When you will never get that moment back, how important are the things you do and say with the people you love right now? When you have no idea how long you will live or the quality of life you will have, how does that impact the choices you make today? Every moment, no matter how beautiful, disappears into the void and this stark reality of life, when it finally settles in, leaves you with two conclusions:

Live every moment fully and let go of the small stuff as much as you can. People, love, the world around you are way more important than being upset or worried.

Create something you will leave behind other than your tombstone. At the end of your life the last, consoling experience will be knowing that you have made a difference and left something behind for others. What will that be for you?

Time is the variable that defines every aspect of our life, and as we age it becomes more and more valuable, shaping our choices and in the process of prioritizing things differently because of its increased value in our lives we experience maturity. It is truly priceless, and asking yourself on a regular basis if you are using it wisely in alignment with higher principles is a practice we can all better from.

#3: Be Surprised by Life

Easter Sunday usually means going over to my parents' house, eating good food, pretending to be interested in all of my mother's guests' conversations for an hour or two and then going home. I thought yesterday would be the same deal, but what I learned was to always allow yourself to be surprised by life because it can, and will, do so when you least expect it.

After the usual introductions with everyone there, I moved outside to enjoy the rest of my meal and the beautiful weather in the backyard. At that point I was joined by a young kid, Franco, about 12 years old. I figured be polite and make conversation, so I asked him about school and the usual stuff thinking nothing of it.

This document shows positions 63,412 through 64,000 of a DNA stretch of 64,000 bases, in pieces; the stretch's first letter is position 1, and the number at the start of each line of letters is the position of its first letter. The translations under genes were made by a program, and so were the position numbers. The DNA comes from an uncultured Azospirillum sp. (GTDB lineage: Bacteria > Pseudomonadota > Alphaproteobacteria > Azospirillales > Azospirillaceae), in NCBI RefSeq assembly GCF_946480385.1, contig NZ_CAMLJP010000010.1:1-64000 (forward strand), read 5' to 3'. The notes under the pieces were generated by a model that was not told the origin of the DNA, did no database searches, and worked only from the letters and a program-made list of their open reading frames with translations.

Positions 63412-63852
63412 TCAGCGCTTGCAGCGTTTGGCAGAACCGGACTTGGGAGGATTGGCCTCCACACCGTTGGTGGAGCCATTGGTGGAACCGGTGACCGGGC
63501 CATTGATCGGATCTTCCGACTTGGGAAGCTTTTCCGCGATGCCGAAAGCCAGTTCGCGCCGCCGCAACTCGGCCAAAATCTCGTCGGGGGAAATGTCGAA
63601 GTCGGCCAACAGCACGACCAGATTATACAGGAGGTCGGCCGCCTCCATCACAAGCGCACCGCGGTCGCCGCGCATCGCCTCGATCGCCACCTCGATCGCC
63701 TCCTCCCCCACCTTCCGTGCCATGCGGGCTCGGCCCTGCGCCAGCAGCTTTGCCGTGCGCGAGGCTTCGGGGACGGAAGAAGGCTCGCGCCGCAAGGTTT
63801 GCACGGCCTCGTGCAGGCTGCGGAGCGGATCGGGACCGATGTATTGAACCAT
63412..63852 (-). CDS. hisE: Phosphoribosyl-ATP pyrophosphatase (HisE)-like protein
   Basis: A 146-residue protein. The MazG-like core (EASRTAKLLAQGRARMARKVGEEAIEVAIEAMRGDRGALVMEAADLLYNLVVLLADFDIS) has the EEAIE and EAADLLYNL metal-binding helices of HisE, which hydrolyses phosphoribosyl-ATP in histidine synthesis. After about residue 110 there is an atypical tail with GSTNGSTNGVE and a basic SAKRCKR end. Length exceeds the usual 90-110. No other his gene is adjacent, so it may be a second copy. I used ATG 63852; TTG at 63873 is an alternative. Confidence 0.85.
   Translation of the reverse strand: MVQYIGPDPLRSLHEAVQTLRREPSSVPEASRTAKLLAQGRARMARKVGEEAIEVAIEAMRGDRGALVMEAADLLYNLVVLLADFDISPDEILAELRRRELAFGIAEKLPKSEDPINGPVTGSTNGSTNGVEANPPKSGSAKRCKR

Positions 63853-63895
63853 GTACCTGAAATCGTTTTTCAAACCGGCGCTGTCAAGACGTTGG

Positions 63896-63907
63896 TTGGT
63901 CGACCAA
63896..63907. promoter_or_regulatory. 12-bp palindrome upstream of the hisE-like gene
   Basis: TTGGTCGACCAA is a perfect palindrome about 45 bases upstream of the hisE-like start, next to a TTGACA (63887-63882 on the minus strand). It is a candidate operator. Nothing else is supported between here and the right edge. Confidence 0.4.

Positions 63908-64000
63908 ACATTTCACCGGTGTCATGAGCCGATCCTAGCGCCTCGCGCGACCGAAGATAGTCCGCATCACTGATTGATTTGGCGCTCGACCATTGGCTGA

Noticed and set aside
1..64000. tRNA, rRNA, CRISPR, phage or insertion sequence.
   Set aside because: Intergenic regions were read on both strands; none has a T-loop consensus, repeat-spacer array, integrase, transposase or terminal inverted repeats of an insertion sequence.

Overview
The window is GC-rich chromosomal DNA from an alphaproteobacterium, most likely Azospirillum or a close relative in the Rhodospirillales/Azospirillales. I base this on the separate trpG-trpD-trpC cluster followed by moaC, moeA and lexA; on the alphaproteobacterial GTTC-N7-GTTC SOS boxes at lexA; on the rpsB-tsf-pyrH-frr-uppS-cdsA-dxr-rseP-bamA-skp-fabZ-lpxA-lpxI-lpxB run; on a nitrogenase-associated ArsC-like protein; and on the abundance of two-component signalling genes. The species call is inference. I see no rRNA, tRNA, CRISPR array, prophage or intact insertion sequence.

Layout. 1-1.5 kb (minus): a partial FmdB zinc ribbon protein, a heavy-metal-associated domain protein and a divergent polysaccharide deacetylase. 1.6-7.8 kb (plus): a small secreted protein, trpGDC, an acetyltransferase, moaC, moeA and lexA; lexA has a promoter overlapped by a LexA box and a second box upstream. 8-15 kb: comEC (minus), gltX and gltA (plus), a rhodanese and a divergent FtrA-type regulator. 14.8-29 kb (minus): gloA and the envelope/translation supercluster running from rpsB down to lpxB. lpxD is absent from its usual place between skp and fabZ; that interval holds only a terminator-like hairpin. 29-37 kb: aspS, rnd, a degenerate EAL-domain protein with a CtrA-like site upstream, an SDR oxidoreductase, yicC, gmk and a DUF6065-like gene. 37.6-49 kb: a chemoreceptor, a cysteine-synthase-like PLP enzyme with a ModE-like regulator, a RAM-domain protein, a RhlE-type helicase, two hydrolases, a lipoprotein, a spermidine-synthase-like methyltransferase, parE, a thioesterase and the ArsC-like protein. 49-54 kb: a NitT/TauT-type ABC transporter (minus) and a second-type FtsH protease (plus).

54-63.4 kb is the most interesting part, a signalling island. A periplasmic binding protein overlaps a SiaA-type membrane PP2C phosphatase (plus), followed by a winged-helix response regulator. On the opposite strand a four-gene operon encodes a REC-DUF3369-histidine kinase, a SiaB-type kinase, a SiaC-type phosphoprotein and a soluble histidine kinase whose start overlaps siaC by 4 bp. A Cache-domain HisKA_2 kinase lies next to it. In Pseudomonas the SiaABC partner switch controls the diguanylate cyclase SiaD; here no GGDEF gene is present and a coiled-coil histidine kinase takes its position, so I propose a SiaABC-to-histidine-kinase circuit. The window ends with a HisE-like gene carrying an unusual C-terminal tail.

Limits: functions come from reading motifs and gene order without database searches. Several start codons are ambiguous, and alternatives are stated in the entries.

I don't know at what point it happened, but I found myself in a conversation with this kid about time, the Universe, consciousness, gravity and all of the interesting things I love to talk about on a daily basis. And then another guy, Robert, who was in his 50s, joined us outside and then suddenly we were all having an engaged conversation about all of this stuff. I sat back for a moment and observed the situation - 3 people from totally different generations sitting around at a table without judgment talking about life.

It was truly a surprise, and a miracle.

Other conversations happened at that party and what, in my mind, was going to be this drag of an event actually turned into a mind-blowing set of conversations and even a few potential future creative projects with people I just met. It was so crazy that I was actually disappointed when I had to leave my parents' house. Now that I didn't expect.

Let life surprise you, because it will. And the more open and willing you are in each moment, the more surprises there are to be uncovered. A famous quote I love from Einstein goes something like this:

"You can life life like everything is a miracle or nothing is."

Which is it for you today?